Springbok Royalty Partners, LLC v. Ralph and Sheryl Cook (Affirmed)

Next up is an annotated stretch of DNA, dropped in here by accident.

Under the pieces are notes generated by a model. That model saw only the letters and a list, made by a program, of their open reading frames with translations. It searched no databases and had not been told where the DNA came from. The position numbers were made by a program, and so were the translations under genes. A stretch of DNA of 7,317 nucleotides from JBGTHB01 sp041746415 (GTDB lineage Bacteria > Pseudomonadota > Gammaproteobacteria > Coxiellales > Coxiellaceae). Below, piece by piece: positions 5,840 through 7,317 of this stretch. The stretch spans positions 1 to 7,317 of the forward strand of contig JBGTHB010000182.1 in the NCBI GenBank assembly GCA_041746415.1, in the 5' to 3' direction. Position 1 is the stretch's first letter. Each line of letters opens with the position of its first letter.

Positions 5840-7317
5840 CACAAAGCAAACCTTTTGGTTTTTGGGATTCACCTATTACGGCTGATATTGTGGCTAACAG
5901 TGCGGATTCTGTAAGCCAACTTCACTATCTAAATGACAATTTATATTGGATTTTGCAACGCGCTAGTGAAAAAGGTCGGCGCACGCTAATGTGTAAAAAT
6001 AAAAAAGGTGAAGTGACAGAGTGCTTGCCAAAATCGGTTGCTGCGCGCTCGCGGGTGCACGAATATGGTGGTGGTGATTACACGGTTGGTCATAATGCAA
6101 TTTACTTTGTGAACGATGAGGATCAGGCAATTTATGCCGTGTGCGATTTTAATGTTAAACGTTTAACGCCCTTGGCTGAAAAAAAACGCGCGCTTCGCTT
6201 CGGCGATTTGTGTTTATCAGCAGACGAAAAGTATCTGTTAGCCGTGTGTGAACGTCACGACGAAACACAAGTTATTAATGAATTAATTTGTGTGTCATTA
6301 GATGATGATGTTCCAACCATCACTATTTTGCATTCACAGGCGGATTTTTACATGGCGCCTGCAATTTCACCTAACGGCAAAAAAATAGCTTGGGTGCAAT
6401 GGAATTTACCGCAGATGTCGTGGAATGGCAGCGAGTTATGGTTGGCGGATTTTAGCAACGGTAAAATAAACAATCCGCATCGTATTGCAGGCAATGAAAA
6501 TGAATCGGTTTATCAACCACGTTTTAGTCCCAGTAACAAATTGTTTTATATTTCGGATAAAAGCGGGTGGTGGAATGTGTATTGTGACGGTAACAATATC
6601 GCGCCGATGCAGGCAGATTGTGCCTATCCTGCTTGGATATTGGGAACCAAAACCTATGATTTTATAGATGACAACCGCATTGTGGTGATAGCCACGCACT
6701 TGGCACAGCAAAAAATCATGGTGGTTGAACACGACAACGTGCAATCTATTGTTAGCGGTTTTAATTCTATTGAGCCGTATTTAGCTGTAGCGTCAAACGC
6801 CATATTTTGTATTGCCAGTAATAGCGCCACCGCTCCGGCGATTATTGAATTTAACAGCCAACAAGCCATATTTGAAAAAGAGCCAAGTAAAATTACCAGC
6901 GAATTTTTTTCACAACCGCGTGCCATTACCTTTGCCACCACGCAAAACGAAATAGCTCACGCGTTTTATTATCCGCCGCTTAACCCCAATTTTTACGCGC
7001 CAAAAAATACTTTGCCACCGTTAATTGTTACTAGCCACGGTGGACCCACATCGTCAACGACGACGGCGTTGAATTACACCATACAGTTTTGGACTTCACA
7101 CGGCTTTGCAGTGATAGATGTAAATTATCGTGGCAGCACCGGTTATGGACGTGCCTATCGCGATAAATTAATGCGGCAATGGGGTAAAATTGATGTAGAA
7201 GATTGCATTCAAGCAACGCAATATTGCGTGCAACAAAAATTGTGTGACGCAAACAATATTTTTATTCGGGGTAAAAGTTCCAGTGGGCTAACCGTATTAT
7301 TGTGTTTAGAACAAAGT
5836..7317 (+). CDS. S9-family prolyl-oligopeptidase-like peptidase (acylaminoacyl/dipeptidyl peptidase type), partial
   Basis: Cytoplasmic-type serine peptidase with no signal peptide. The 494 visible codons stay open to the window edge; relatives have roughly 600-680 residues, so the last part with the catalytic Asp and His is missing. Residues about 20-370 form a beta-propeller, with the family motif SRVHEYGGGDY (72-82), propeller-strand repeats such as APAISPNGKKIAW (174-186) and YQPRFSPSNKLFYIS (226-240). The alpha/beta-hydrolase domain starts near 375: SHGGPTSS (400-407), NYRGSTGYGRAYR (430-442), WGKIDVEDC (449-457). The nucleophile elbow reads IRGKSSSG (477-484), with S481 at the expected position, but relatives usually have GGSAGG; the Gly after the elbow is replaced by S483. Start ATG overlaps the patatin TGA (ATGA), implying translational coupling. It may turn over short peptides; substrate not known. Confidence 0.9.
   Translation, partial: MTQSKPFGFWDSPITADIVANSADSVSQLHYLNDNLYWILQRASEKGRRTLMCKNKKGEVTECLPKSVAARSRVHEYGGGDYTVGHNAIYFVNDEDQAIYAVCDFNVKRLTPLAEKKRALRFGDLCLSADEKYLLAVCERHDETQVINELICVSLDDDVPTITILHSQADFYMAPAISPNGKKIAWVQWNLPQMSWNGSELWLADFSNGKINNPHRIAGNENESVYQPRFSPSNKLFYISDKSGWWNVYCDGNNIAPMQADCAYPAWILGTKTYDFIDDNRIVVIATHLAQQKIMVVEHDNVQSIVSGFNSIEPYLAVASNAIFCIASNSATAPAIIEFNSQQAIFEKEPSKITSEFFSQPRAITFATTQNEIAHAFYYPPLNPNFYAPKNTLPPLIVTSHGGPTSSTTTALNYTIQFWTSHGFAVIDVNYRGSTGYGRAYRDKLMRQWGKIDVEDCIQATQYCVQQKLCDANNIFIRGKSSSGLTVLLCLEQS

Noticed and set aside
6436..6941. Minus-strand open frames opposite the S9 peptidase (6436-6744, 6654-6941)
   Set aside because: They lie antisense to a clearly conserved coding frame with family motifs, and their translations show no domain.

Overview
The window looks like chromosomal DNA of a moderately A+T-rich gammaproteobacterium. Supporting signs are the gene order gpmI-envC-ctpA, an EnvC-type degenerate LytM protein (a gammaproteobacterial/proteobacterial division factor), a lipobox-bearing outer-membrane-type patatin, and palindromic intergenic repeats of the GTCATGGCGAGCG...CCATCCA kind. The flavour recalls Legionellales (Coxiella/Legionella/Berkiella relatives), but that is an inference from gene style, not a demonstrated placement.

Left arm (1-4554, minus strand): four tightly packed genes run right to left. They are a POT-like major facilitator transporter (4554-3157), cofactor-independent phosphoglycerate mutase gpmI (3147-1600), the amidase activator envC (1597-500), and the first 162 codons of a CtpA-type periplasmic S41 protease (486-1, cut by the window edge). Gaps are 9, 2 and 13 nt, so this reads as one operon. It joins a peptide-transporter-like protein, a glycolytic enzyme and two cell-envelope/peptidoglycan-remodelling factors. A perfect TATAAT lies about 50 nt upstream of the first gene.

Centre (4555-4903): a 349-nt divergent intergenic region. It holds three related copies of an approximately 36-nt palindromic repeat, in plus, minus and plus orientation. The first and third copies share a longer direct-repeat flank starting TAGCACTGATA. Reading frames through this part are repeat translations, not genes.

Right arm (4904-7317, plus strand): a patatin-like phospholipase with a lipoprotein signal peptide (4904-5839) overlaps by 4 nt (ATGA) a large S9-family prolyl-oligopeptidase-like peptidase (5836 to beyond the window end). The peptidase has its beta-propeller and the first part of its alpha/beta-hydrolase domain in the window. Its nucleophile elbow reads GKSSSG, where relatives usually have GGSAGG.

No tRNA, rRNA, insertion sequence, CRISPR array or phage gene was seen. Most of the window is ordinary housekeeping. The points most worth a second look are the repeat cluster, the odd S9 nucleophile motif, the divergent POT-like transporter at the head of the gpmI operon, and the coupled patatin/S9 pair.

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Judgment rendered November 16, 2022. Application for rehearing may be filed within the delay allowed by Art. 2166, La. C.C.P. No. 54,788-CA COURT OF APPEAL SECOND CIRCUIT STATE OF LOUISIANA ***** SPRINGBOK ROYALTY PARTNERS, LLC Plaintiff-Appellee versus RALPH AND SHERYL COOK Defendants-Appellants ***** Appealed from the Forty-Second Judicial District Court for the Parish of DeSoto, Louisiana Trial Court No. 81,935 Honorable Amy Burford McCartney, Judge ***** DYESS LAW FIRM By: William D. Dyess Counsel for Appellants AYRES, SHELTON, WILLIAMS, BENSON & PAINE, LLC By: Curtis R. Shelton THOMAS, SOILEAU, JACKSON & COLE, LLP By: Steven E. Soileau Erica M. Ducoing Counsel for Appellee ***** Before PITMAN, COX, and THOMPSON, JJ. THOMPSON, J. A mineral royalty company sought to enforce against the property owners its letter agreement to purchase their mineral interest in four tracts of land in DeSoto Parish, Louisiana. The property owners refused to conclude the sale when they reportedly received a more lucrative offer for their mineral interests. The trial court granted the mineral royalty company’s motion for summary judgment, noting the absence of any ambiguity in the contract because an employee of the royalty company met with landowners at their home to discuss the letter agreement that the company prepared, which clearly laid out the terms of the agreement between the parties, including that the landowners would be selling all of their net mineral interest in the four tracts of land. The landowners contend they signed the agreement, but they later argued that they had not read the agreement prior to signing it and that it did not accurately reflect the amount of their interest they intended to sell. For the reasons set forth in greater detail below, we affirm the trial court’s judgment. FACTS AND PROCEDURAL HISTORY Plaintiff, Springbok Royalty Partners, LLC (“Springbok”), is an energy company located in Texas, which among other endeavors, purchases mineral interests from property owners in Louisiana. Defendants, Ralph and Sheryl Cook (the “Cooks”), are residents of Sabine Parish, Louisiana, who own land and some corresponding mineral interests in multiple parishes, including four tracts of land in DeSoto Parish, Louisiana (the “subject property”). In 2018, the Cooks sold one-half of their interest in 222 net mineral acres in the subject property to an unrelated party, retaining ownership of one-half of the minerals, as 111.1277 net mineral acres in the 222 actual acres. In November 2020, Springbok contacted Mr. Cook about acquiring the Cooks’ remaining 111.1277 net mineral acres. The parties discussed the acquisition and made an agreement as to the price. To reduce that agreement to the necessary writing, an employee of Springbok, Mike Heldoorn (“Heldoorn”), went to the Cooks’ home with an already prepared letter agreement on December 3, 2020. The letter agreement is labeled as an offer to purchase mineral interests in lands (hereinafter, the “Letter Agreement”). The Letter Agreement provides that Springbok will submit a cash offer of $575,000 in consideration for a mineral deed to be effective December 1, 2020, for “all of the right, title, interest, and estate held and/or owned by Ralph Cook or Sheryl Cook in and to 111.1277 net mineral acres of the minerals underlying the lands.” The Letter Agreement includes the following language: This letter shall form a binding agreement and you shall be deemed to have received good, valuable and sufficient consideration for your execution and delivery of your counterpart of this letter in your performance of your obligations hereunder (and you shall not take a position to the contrary). The Letter Agreement states that Springbok will provide a pre-closing notice of closing, at which time the Cooks will deliver the signed mineral deed and Springbok will pay the purchase price. The Letter Agreement also includes the following language: Subject to, and in accordance with, this letter (this “Letter”), Springbok Royalty Partners, LLC, a Delaware limited liability company (“Offerer”), hereby submits an initial cash offer of Five Hundred Seventy Five Thousand Dollars ($575,000.00) (the “Purchase Price”) in consideration for a Mineral Deed (as 2 defined below) dated effective as of 12/01/2020 (the “Effective Date”) for all of the right title, interest and estate held and/or owned by Ralph Cook and Cheryl Cook (“Seller” or “you”) in and to 111.1277 net mineral acres of the minerals (the “Minerals”) underlying the Lands, including all royalties on production, executive rights to lease, and any and all other rights, permits or privileges relating to the ownership of the Minerals. 1. Description of Offer. The offer set forth in this Letter (this “Offer”) is (a) based upon your fee simple ownership, free and clear of all mortgages, liens and encumbrances, of one hundred percent, (100%) of the leased net mineral acres constituting the Minerals stated for each tract noted on Exhibit A at the Purchase Price (subject to reduction if and to the extent provided below) and (b) subject to Offerer have [sic] a reasonable time to examine, determine and confirm your title to the Minerals and certain other matters with respect to the Minerals and/or the transactions contemplated by this Letter (collectively, the “Transactions”), with each being acceptable to Offerer (in its discretion) prior to the Closing (as defined below). Without limitation of the foregoing, this Offer assumes that (i) your title in and to the Minerals is free and clear of any mortgages, liens or other encumbrances and (ii) the Minerals are subject to an oil, gas and/or mineral lease with a royalty burden of no less than 20%. If the Closing occurs, the Purchase Price shall be proportionately reduced (e.g. on a percentage decrease basis) if Offerer determines (in its discretion) any of the following: (x) you own fewer net mineral acres in and to the Minerals than is set forth above or otherwise stated on Exhibit A, (y) the royalty burden in and to any lease burdening or applicable to any of the Minerals is less than stated above, and/or (z) your net revenue interest in and to any applicable production from or attributable to the Minerals (or the proceeds thereof) is burdened or otherwise reduced, including, without limitation, as a result of a non-participating royalty interest or any other similar interest. Heldoorn had a lengthy meeting with Mr. Cook, while Mrs. Cook was present, during which he went over the Letter Agreement in detail, and they then signed the agreement. The Cooks later testified that they did not read the Letter Agreement prior to signing it. A few days later, Springbok alleges that Mr. Cook called its office and informed the company that he had received a higher offer for his mineral interests and would not close or sign 3 the mineral deed. The Cooks argue that they thought that they were conveying only one-half of their mineral interest in the subject property. Springbok sent a closing notice to the Cooks with a mineral deed, pursuant to the Letter Agreement, and Mr. Cook contacted Springbok and stated that he was not going to sign the mineral deed. Springbok then filed suit for specific performance of the Letter Agreement and later filed a motion for summary judgment based on the rather straightforward facts of the Letter Agreement. After a hearing on June 3, 2021, the court denied the motion for summary judgment because the Letter Agreement was not properly attached or referenced as an exhibit, and the court did not consider it. Springbok filed a second motion for summary judgment, properly attaching the Letter Agreement. In the time period between summary judgment motions, Mr. Cook gave a deposition in which he testified that the Letter Agreement was clear as to its terms but that he had not read the agreement prior to signing it. He testified that he contacted Springbok as soon as he realized that the Letter Agreement conveyed all of their mineral interest in the subject property. The trial court granted the second motion for summary judgment, noting that Mr. Cook was a sophisticated party who, allegedly, believed he was selling only one-half of his mineral interest because he did not read the Letter Agreement prior to signing it. The court issued a judgment on November 15, 2021, directing specific performance of the contract and an accounting to provide information about any royalties received from the effective date of the contract, which would otherwise belong to Springbok and would reduce the sales price to be paid. The Cooks filed a motion for 4 new trial limited to oral argument, which was denied by the trial court. This appeal by the Cooks followed. DISCUSSION The Cooks assert two assignments of error on the part of the trial court, as discussed below. First Assignment of Error: The trial judge erred in granting Springbok’s second motion for summary judgment when genuine issues of material fact remained as to whether the Letter Agreement reflected the mutual agreement of the parties, was ambiguous, or was obtained through error or fraud. In their first assignment of error, the Cooks allege that the trial court erred in granting Springbok’s motion for summary judgment because there are multiple issues of material fact that preclude summary judgment. We disagree. The Cooks argue that there are issues of fact regarding whether they agreed to sell the entirety of their mineral interest in the subject property, whether the Letter Agreement is clear and unambiguous, and, finally, whether there was error and misrepresentation by Heldoorn. Appellate courts review motions for summary judgment de novo, using the same criteria that govern the district court’s consideration of whether summary judgment is appropriate. Peironnet v. Matador Res. Co., 12-2292 (La. 6/28/13), 144 So. 3d 791; Culberson v. Wells Fargo USA Holdings Inc., 54,545 (La. App. 2 Cir. 342 So. 3d 451, writ denied, 2201159 (La. 11/1/22), __ So. 3d __, 2022 WL 16570141. A motion for summary judgment is a procedural device used when there is no genuine issue of material fact for all or part of the relief prayed for by a litigant. Schultz v. Guoth, 10-0343 (La. 1/19/11), 57 So. 3d 1002. The procedure is 5 favored and shall be construed to secure the just, speedy, and inexpensive determination of actions. La. C.C.P. art. 966(A)(2). A motion for summary judgment shall be granted if the motion, memorandum, and supporting documents show that there is no genuine issue as to material fact and that the mover is entitled to judgment as a matter of law. La. C.C.P. art. 966(A)(3). A fact is material if it potentially ensures or precludes recovery, affects a litigant’s ultimate success, or determines the outcome of the legal dispute. A genuine issue of material fact is one as to which reasonable persons could disagree; if reasonable persons could reach only one conclusion, there is no need for trial on that issue and summary judgment is appropriate. Maggio v. Parker, 17-1112 (La. 6/27/18), 250 So. 3d 874; Jackson v. City of New Orleans, 12-2742 (La. 1/28/14), 144 So. 3d 876, cert. denied, 574 U.S. 869, 135 S. Ct. 197, 190 L. Ed. 2d 130 (2014); Culberson, supra. In determining whether an issue is genuine, a court should not consider the merits, make credibility determinations, evaluate testimony, or weigh evidence. Culberson, supra. The burden of proof rests with the mover. Nevertheless, if the mover will not bear the burden of proof at trial on the issue that is before the court on the motion for summary judgment, the mover’s burden on the motion does not require him to negate all essential elements of the adverse party’s claim, action, or defense, but rather to point out to the court the absence of factual support for one or more elements essential to the adverse party’s claim, action, or defense. The burden is on the adverse party to produce factual support sufficient to establish the existence of a genuine issue of material fact or that the mover is not entitled to judgment as a matter of law. 6 La. C.C.P. art. 966(D)(1). Supporting and opposing affidavits shall be made on personal knowledge, shall set forth such facts as would be admissible in evidence, and shall show affirmatively that the affiant is competent to testify to the matters stated therein. La. C.C.P. art. 967(A). When a motion for summary judgment is made and supported as provided above, an adverse party may not rest on the mere allegations or denials of his pleading, but his response, by affidavits or as otherwise provided above, must set forth specific facts showing that there is a genuine issue for trial. If he does not so respond, summary judgment, if appropriate, shall be rendered against him. La. C.C.P. art. 967(B). When a contract can be construed from the four corners of the instrument, interpretation of the contract presents a question of law that can be decided on summary judgment. Sequoia Venture No. 2, Ltd. v. Cassidy, 42,426 (La. App. 2 Cir. 10/10/07), 968 So. 2d 806, writ denied, 07-2210 (La. 1/11/08), 972 So. 2d 1166. The Cooks argue that they never intended to sell the entirety of their 111.1277 net mineral acres in the subject property and support this contention with their affidavits. Under Louisiana law, contracts are interpreted according to the common intent of the parties. La. C.C. art. 2045. When the words of a contract are clear, explicit, and lead to no absurd consequences, no further interpretation need be made in search of the parties’ intent. La. C.C. art. 2046. Here, a review of the record reveals that the terms of the Letter Agreement are clear, explicit, and lead to no absurd consequences. The Letter Agreement unambiguously states that the Cooks are conveying all of their mineral interest, being 111.1277 net mineral acres. The words “half” 7 or “half of half” do not appear in the contract. The intent of the parties regarding the amount of minerals to be sold is clear from the plain language of the Letter Agreement. Mr. Cook acknowledged in his deposition that when he read the contract, which he alleges occurred two days after signing it, it was clear that he and Mrs. Cook had sold the entirety of their interest in the subject property. As such, this court need not look further to determine the parties’ intent. Next, the Cooks contend that portions of the Letter Agreement are ambiguous, particularly Paragraph 9, which states “in the event that you choose to execute this letter and subsequently deliver the mineral deed pursuant to and in accordance with this letter, you will sell all of your right, title, interest and estate in and to the mineral interests in the property(ies) described in the mineral deed.” They also direct the court to the definition of “Transactions” located in Paragraph 1 of the Letter Agreement, which states that transactions will include “certain other matters with respect to the Minerals and/or the transactions contemplated by this Letter.” The Cooks argue that this language indicates that they were not obligated to sell the minerals until they delivered the mineral deed, even though they signed the letter agreement and that “certain other matters” suggests that the amount of minerals to be sold was undefined. Again, we disagree. A contract is ambiguous when it lacks a provision bearing on the issue, its written terms are susceptible to more than one interpretation, there is uncertainty as to its provisions, or the parties’ intent cannot be ascertained from the language used. Campbell v. Melton, 01-2578 (La. 5/14/02), 817 So. 2d 69; Sequoia Venture, supra. A provision is not considered 8 ambiguous merely because one party creates a dispute about it. Campbell, supra. Here, Paragraph 9 must be interpreted in light of the other provisions in the contract so that each is given the meaning suggested by the contract as a whole. We find the Letter Agreement, as a whole, to be clear and unambiguous as to its terms and obligations. For example, Paragraph 6 of the Letter Agreement states: You and Offerer expressly acknowledge and agree that (a) you have read and understand the contents of this Letter and are able to freely determine whether it is advisable to accept the Offer and consummate the Transactions, and (b) neither this Letter nor the Mineral Deed shall be construed against you or Offerer by reason of the authorship of any provision. In connection with this Letter and the Offer, you and Offerer will execute and deliver (and, if applicable, cause to be acknowledged) any additional documents and instruments and perform any additional acts that may be necessary or appropriate to fulfill the purposes of this Letter and to give effect to the Transactions. This Letter, and the documents to be delivered pursuant hereto, constitute the entire agreement between you and Offerer pertaining to the subject matter hereof and supersede all prior agreements, understandings, or discussions. When reading these two provisions together, it is clear that if the Cooks signed the Letter Agreement, they would then be obligated to execute and deliver a mineral deed covering all of their interest in the subject property. Similarly, when the contract is read as a whole, the definition of transactions cannot be interpreted to mean that the Cooks were conveying anything other than all of their mineral interest in the subject property. These arguments are without merit. The Cooks also argue that even if the Letter Agreement is unambiguous, they made a unilateral error that should vitiate the contract. They claim that they made an error regarding the minerals conveyed because they did not read the Letter Agreement prior to signing it. A contract is 9 formed by the consent of the parties. La. C.C. art. 1927. However, consent may be vitiated by error, fraud, or duress. La. C.C. art. 1948. Error vitiates consent only when it concerns a cause without which the obligation would not have incurred and that cause was known or should have been known to the other party. La. C.C. art. 1949; Peironnet, supra. Unilateral error will not vitiate consent to a contract if the error was inexcusable. Id. The Louisiana Supreme Court stated in Peironnet, supra: It seems quite clear that, unless induced to do so by outright fraud, a party who signs an instrument without reading it thereby fails to exercise elementary prudence that, if observed, would have prevented him from making his alleged error. As such contract-making conduct cannot be excused, so the resulting error cannot be excused either. The Cooks’ assertion of unilateral error on the amount of minerals to be sold is not supported by the record. The Letter Agreement is clear that the Cooks are to convey all of their mineral interest in the subject property, and they have not provided evidence, other than their self-serving affidavits, to support their assertion that the Letter Agreement would only include onehalf of their mineral interest. Evidence in the record indicates that Heldoorn met with the Cooks for a significant amount of time and reviewed the entirety of the Letter Agreement with them. The trial court noted that the Cooks are sophisticated landowners who have previously executed leases and engaged in other complicated property transactions. Moreover, a party who signs a written document is presumed to know its contents and cannot escape its obligations by claiming that the other party did not explain it or that he failed to read or understand it. Aguillard v. Auction Mgmt. Corp., 04-2804 (La. 6/29/05), 908 So. 2d 1; Hanlon v. Monsanto Ag Products, LLC, 48,010 (La. App. 2 Cir. 10/9/13), 124 So. 3d 10 535. As this court has held before, signatures are not mere ornaments. Tweedel v. Brasseaux, 433 So. 2d 133 (La. 1983); JPS Equip. LLC. v. Cooper, 50,506 (La. App. 2 Cir. 2/24/16), 188 So. 3d 1106. Even if one assumes that the Cooks were confused about the amount of minerals they were conveying, any potential error on their behalf could have resolved itself if they had simply read the contract before signing it, as the law requires. Considering this, we find there was no unilateral error sufficient to vitiate the contract. Finally, the Cooks argue that their consent to the contract was vitiated by error or fraud. In support of this argument, they refer the court to their affidavits, arguing that Heldoorn knew or should have known that their intent was to only convey one-half of their mineral interest in the subject property. This court has held that fraud does not vitiate consent when the party against whom the fraud was directed could have ascertained the truth without difficulty, inconvenience, or special skill. Henderson v. Windrush Operating Co., LLC, 47,659 (La. App. 2 Cir. 8/21/13), 128 So. 3d 283, writ denied, 13-2502 (La. 2/14/14), 132 So. 3d 411. There is no evidence of fraud in the record, and moreover, any potential confusion by the Cooks regarding the minerals to be sold in the Letter Agreement could have been resolved by simply reading the document prior to signing it. If a party can read it, it behooves him to examine an instrument before signing. Henderson, supra. We find the Cooks’ argument regarding fraud to be unpersuasive. For the foregoing reasons, we find that the Cooks’ first assignment of error is without merit. 11 Second Assignment of Error: The trial judge erred in ordering an accounting. In their second assignment of error, the Cooks argue that the trial court erred in ordering an accounting because Springbok did not request an accounting in its petition. A court has discretion to allow enlargement of the pleadings to conform to the evidence. La. C.C.P. art. 1154. A final judgment shall grant the relief to which the party in whose favor it is rendered is entitled, even if the party has not demanded such relief in his pleadings and the latter contains no prayer for general and equitable relief. La. C.C.P. art. 862. In the present matter, Springbok’s petition included a prayer to recover reasonable damages stemming from the breach of contract and for relief as the court may deem just and equitable. In its judgment, the trial court ordered a full and complete accounting of any income, production, royalties, or any other funds related to the right, title, and interest in the 111.1277 net mineral acres in the subject property since December 1, 2020, the date the mineral deed was to be executed under the Letter Agreement. Springbok prayed for any relief that the trial court felt was just and equitable, and an accounting of potential costs to be reduced from the purchase price due to the breach of contract is appropriate. Springbok was buying the mineral production, which corresponded with ownership of the mineral interest, from a specific date forward for a specific price. Any infringement or depletion of that mineral production income stream after the effective date of the Letter Agreement must be accounted for if the parties are to be placed in the positions they negotiated for and to which they agreed. The Cooks are entitled to the purchase price, 12 and Springbok is entitled to mineral production income, the longevity and value of which decreases with every passing day of production. The trial court was authorized to order an accounting. This assignment of error likewise lacks merit. CONCLUSION For the foregoing reasons, we affirm the trial court’s judgment and assess all costs to Ralph Cook and Sheryl Cook. AFFIRMED. 13